Background: Ethical issues have been raised about using the psychological autopsy approach in the study of suicide. The impact on informants of control cases who participated in case-control psychological autopsy studies has not been investigated.
Aims: (1) To investigate whether informants of suicide cases recruited by two approaches (coroners' court and public mortuaries) respond differently to the initial contact by the research team. (2) To explore the reactions, reasons for participation, and comments of both the informants of suicide and control cases to psychological autopsy interviews. (3) To investigate the impact of the interviews on informants of suicide cases about a month after the interviews.
Methods: A self-report questionnaire was used for the informants of both suicide and control cases. Telephone follow-up interviews were conducted with the informants of suicide cases.
Results: The majority of the informants of suicide cases, regardless of the initial route of contact, as well as the control cases were positive about being approached to take part in the study. A minority of informants of suicide and control cases found the experience of talking about their family member to be more upsetting than expected. The telephone follow-up interviews showed that none of the informants of suicide cases reported being distressed by the psychological autopsy interviews.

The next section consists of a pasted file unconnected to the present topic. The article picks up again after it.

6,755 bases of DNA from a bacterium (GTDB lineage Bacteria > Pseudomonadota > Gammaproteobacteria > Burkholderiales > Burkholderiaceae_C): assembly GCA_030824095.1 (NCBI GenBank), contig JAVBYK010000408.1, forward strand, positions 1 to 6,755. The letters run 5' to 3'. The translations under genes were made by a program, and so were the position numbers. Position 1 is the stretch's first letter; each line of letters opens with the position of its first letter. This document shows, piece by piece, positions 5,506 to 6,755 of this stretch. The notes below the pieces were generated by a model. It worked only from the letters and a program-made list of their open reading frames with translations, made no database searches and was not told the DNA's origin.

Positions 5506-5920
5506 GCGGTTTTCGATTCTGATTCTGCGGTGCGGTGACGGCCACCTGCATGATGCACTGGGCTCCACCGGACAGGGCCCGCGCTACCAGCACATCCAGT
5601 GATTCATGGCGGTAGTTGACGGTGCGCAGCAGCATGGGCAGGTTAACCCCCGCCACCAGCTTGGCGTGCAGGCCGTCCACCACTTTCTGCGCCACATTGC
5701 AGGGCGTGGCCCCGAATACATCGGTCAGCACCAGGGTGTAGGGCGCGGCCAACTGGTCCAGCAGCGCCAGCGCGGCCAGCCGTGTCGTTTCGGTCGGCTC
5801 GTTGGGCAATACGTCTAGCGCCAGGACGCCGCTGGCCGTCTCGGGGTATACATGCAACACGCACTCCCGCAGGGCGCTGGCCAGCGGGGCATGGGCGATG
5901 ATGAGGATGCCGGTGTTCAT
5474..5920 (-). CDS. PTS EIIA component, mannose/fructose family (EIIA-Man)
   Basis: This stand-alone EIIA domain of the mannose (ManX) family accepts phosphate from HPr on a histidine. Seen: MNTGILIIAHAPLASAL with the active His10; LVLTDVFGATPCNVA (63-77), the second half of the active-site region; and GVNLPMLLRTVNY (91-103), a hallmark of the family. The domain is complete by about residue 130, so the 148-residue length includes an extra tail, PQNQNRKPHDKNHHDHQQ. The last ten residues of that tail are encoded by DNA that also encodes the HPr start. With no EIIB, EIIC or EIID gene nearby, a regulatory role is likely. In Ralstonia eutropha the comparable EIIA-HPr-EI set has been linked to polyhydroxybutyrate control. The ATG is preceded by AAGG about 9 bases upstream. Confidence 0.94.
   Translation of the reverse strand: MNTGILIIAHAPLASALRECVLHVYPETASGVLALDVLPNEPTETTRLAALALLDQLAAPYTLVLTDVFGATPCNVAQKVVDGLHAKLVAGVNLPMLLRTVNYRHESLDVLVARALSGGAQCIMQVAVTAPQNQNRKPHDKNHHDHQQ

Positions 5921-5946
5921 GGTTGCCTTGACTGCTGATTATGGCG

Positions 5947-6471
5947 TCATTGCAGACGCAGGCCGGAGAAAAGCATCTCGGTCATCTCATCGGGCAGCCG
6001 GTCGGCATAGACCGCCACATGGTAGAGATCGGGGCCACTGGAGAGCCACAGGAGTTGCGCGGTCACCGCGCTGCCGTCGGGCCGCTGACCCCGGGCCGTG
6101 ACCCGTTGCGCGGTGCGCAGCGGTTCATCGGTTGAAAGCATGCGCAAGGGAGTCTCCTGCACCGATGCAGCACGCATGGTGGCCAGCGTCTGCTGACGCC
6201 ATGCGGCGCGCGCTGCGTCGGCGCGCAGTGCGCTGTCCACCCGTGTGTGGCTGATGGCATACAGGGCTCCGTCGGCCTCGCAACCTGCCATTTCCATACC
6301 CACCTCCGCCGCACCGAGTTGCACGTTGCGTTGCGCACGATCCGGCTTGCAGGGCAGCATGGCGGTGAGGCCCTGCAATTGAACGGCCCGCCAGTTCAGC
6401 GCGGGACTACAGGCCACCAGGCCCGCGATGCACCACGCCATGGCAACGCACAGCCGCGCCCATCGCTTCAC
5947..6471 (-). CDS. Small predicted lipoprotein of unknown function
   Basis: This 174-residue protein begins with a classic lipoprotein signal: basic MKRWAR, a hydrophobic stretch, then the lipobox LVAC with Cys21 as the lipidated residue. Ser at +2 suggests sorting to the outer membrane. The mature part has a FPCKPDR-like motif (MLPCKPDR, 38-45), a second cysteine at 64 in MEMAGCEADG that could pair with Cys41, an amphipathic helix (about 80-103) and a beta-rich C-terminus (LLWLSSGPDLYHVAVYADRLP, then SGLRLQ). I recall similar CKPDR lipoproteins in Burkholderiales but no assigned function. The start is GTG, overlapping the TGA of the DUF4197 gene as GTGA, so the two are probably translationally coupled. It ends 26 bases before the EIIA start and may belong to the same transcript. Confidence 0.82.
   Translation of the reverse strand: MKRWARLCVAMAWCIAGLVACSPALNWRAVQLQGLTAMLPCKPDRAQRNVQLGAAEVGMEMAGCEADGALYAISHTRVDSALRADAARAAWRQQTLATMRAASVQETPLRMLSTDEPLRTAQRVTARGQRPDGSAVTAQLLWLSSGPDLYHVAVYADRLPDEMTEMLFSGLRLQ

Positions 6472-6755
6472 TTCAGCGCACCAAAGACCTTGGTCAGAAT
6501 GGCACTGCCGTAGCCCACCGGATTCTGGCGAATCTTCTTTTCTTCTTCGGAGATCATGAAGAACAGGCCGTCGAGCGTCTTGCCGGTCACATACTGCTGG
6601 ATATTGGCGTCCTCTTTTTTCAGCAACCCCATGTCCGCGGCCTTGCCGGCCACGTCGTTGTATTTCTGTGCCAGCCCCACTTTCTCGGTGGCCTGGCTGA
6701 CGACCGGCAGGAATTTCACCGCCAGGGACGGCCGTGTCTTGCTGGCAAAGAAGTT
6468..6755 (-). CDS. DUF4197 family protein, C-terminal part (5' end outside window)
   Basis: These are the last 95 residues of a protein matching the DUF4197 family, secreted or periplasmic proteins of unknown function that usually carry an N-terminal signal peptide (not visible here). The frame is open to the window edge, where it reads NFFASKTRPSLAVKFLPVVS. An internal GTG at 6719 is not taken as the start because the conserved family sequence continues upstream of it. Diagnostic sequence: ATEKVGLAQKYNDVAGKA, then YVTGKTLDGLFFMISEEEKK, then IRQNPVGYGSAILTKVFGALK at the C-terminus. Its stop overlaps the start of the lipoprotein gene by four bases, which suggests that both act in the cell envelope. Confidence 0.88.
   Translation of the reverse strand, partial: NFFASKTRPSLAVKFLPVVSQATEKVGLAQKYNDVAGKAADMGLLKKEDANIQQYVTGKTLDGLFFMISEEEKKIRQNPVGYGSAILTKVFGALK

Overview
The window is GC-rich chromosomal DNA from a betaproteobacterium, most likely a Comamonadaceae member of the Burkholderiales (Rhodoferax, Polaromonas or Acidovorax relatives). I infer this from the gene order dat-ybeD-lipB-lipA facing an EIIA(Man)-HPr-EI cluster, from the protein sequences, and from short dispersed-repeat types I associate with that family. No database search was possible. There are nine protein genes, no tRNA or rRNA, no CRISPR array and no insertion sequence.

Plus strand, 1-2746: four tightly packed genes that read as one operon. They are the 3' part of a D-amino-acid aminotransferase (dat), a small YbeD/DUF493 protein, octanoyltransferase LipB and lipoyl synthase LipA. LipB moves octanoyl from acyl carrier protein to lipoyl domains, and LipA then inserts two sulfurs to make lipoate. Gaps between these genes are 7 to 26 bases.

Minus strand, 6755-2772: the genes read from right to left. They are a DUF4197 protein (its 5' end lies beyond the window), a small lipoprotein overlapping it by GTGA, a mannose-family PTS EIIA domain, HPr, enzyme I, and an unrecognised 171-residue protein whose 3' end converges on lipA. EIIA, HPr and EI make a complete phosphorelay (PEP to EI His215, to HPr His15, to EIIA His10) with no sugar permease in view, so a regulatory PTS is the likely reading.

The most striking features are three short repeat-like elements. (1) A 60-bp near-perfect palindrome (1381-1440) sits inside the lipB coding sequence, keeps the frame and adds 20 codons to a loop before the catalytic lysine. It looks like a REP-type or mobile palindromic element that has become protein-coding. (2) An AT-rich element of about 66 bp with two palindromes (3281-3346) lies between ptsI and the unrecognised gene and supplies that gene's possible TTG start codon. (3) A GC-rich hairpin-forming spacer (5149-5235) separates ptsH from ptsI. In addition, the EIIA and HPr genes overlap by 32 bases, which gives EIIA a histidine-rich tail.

Limitations: The acceptance rate for our original psychological autopsy study was modest.
Conclusions: The findings of this study are useful for future participants and researchers in measuring the potential benefits and risks of participating in similar sensitive research. Psychological autopsy interviews may be utilized as an active engagement approach to reach out to the people bereaved by suicide, especially in places where the postvention work is underdeveloped.